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Respected lawyer Ace Anan Ankomah has waded into the controversy surrounding the discharge of the eight Delta Force members, saying there is nothing the attorney general can do in the matter under the circumstances.
According to him, until the Police is able to find evidence of guilt against any of the suspects, the AG cannot win a case against them in court.
“I have read the memo signed by the Senior State Attorney in Kumasi. It was a cry for help. She was basically saying “guys, we got zilch. Nothing. Zip. Nada. Zero. Nobody.” Can I break it down some more? She said the case presented to her had worse chances than that of an ice cube in hell.
“It wasn’t her job or that of the Attorney-General to go investigating the matter and fishing for evidence. That is the work of the police. If the police give you nothing, you can’t do jack. Guys, a case is only as good as the evidence that backs it,” he wrote on Facebook.
The comments come on the back of the public anger that has greeted the discharge of the eight by a Kumasi Court over lack of evidence, despite claims by government that the attorney general was not informed on the decision to drop the charges by the prosecutor.
The minority in parliament has criticised the action and called for a retrial of the individuals.
Below are details of the comments by Ace Ankomah
And so I am probably going to disappoint myself and several other people with what I am going to write about the Kumasi Delta discharge. But my head must speak on this matter, and not my heart.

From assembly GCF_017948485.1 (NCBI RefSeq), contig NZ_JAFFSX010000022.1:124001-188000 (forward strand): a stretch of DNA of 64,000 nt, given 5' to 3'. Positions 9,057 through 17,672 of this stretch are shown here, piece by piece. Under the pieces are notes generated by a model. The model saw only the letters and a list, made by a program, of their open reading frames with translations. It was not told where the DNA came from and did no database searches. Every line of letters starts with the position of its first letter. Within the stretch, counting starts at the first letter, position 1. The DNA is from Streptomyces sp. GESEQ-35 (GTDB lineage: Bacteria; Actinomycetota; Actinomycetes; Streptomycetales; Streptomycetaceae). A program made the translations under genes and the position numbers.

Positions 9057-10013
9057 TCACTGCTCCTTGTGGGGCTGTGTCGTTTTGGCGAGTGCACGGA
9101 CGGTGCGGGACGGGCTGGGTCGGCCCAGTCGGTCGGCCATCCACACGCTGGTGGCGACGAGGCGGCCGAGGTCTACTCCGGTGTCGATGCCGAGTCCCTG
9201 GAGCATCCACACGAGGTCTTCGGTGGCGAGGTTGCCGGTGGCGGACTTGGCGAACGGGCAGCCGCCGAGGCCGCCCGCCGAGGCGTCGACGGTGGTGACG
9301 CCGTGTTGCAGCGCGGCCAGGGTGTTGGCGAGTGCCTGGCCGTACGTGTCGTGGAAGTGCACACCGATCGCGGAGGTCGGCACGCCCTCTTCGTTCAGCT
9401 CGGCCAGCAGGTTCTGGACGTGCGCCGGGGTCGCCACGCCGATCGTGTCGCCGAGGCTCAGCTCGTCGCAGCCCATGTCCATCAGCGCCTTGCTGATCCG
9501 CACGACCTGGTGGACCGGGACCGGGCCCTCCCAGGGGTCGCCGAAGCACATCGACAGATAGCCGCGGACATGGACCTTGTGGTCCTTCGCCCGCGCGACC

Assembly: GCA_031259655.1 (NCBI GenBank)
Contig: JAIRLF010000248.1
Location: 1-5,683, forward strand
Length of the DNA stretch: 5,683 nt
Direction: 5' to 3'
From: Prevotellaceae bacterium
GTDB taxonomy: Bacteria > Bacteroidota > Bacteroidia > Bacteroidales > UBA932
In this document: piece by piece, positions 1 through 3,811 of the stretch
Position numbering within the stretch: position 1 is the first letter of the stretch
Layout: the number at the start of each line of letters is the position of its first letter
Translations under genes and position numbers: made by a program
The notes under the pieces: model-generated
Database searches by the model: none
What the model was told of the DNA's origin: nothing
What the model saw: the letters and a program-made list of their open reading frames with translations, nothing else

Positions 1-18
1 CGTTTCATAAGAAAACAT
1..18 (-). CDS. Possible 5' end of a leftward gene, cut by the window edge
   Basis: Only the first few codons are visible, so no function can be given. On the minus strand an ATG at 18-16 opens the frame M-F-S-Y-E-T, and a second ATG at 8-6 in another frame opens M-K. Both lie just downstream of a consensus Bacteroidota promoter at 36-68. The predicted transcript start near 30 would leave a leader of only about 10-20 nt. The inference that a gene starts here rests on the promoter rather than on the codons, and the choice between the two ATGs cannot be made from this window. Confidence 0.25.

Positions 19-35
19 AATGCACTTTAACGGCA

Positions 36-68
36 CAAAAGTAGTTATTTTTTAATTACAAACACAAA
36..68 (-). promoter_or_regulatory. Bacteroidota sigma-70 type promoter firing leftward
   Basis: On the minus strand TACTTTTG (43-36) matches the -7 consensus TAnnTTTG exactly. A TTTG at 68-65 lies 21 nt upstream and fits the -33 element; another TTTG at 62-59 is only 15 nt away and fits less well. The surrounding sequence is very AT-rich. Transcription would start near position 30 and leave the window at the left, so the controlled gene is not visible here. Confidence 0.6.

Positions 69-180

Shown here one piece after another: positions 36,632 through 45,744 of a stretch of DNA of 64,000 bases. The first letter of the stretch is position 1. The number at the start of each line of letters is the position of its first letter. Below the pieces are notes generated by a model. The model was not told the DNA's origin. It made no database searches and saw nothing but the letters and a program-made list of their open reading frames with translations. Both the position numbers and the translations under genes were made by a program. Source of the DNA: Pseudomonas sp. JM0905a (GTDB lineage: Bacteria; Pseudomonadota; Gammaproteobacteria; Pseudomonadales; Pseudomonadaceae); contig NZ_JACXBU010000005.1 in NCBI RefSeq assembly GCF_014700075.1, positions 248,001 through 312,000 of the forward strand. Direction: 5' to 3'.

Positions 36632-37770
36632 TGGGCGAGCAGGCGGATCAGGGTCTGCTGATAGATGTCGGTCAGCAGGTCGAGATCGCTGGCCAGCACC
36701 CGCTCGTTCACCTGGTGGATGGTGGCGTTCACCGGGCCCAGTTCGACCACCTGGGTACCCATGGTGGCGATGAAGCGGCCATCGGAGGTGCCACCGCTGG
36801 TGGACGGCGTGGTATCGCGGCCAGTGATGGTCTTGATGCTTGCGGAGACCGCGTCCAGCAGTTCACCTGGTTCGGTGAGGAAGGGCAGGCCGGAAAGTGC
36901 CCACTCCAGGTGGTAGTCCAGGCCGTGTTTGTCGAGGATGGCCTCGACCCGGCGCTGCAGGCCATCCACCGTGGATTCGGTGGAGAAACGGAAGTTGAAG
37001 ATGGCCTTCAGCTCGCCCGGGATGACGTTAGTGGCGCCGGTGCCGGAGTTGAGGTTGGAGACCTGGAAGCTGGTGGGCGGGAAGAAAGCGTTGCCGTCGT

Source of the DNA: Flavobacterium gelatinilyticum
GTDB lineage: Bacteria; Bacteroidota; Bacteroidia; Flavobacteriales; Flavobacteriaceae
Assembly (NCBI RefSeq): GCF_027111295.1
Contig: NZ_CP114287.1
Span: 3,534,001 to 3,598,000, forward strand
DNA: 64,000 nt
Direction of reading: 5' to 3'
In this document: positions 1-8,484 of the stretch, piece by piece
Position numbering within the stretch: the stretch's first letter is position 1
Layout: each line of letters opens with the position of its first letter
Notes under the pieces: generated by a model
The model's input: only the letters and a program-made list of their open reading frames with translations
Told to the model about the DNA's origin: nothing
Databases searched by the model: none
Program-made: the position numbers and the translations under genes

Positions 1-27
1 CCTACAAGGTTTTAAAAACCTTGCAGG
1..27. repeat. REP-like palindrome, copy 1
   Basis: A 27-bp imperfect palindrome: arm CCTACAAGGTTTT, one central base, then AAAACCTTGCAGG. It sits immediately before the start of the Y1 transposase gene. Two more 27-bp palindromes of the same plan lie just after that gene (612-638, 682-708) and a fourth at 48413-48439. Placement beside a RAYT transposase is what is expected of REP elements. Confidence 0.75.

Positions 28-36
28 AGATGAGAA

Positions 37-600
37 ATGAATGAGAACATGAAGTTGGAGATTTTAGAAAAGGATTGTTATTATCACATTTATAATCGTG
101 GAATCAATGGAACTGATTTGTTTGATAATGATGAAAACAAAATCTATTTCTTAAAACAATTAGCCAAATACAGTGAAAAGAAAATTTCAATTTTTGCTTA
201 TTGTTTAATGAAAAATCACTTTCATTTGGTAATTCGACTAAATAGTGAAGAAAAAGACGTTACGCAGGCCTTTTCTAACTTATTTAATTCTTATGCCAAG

I can remember the several times that I have had to look at the potential client sitting across the table, willing, prepared and able to pay anything for the case, but having to tell him/her that “I am sorry we don’t have a case. We don’t have the evidence to back your case up. We can sue; but we will lose. I am sorry about your situation. But the reality is that the law doesn’t really care about your truth. The law only cares about what you can prove. If what you can prove, leads us to the truth, that would be perfect. But for the most part, your real truth alone may not win the day if it isn’t backed by evidence. Evidence, even false evidence, beats the truth if truth has no evidence.” Or words to that effect.
Sometimes we are able to build the case from this weak position. But more often than not, it really is a dead end. Sad story. Sadder: a broken person just walked out of my office. Saddest: money just walked out of my pocket even before it entered.
Guys, trying a criminal case isn’t a walk in the park. In civil matters, the case is proved based in the “preponderance of evidence”, which simply means “whose evidence has the greater weight? Who has the more convincing evidence? Whose evidence is PROBABLY accurate or the truth?”
But in a criminal trial, the standard of proof is way higher, way bigger and way heavier: “beyond reasonable doubt.” This is based on the strong presumption that the accused is “innocent until PROVEN guilty.” To rebut that presumption, the prosecution’s evidence must meet this standard: that we cannot derive any other logical reason or explanation from the facts, but that the accused committed the crime. Thus any doubt is resolved in favour of the accused and often, all the lawyer has to do for the accused to walk, is to raise doubts.
I have read the memo signed by the Senior State Attorney in Kumasi. It was a cry for help. She was basically saying “guys, we got zilch. Nothing. Zip. Nada. Zero. Nobody.” Can I break it down some more? She said the case presented to her had worse chances than that of an ice cube in hell.
It wasn’t her job or that of the Attorney-General to go investigating the matter and fishing for evidence. That is the work of the police. If the police give you nothing, you can’t do jack. Guys, a case is only as good as the evidence that backs it.
So let the police get back on the beat and bring something that ties some people to the offence. Till then, leave the AG and the Senior State Attorney alone.
You guys watch way too much crime and legal soaps on TV. This ain’t no NCIS, Law and Order, LA Law, Matlock or Suits.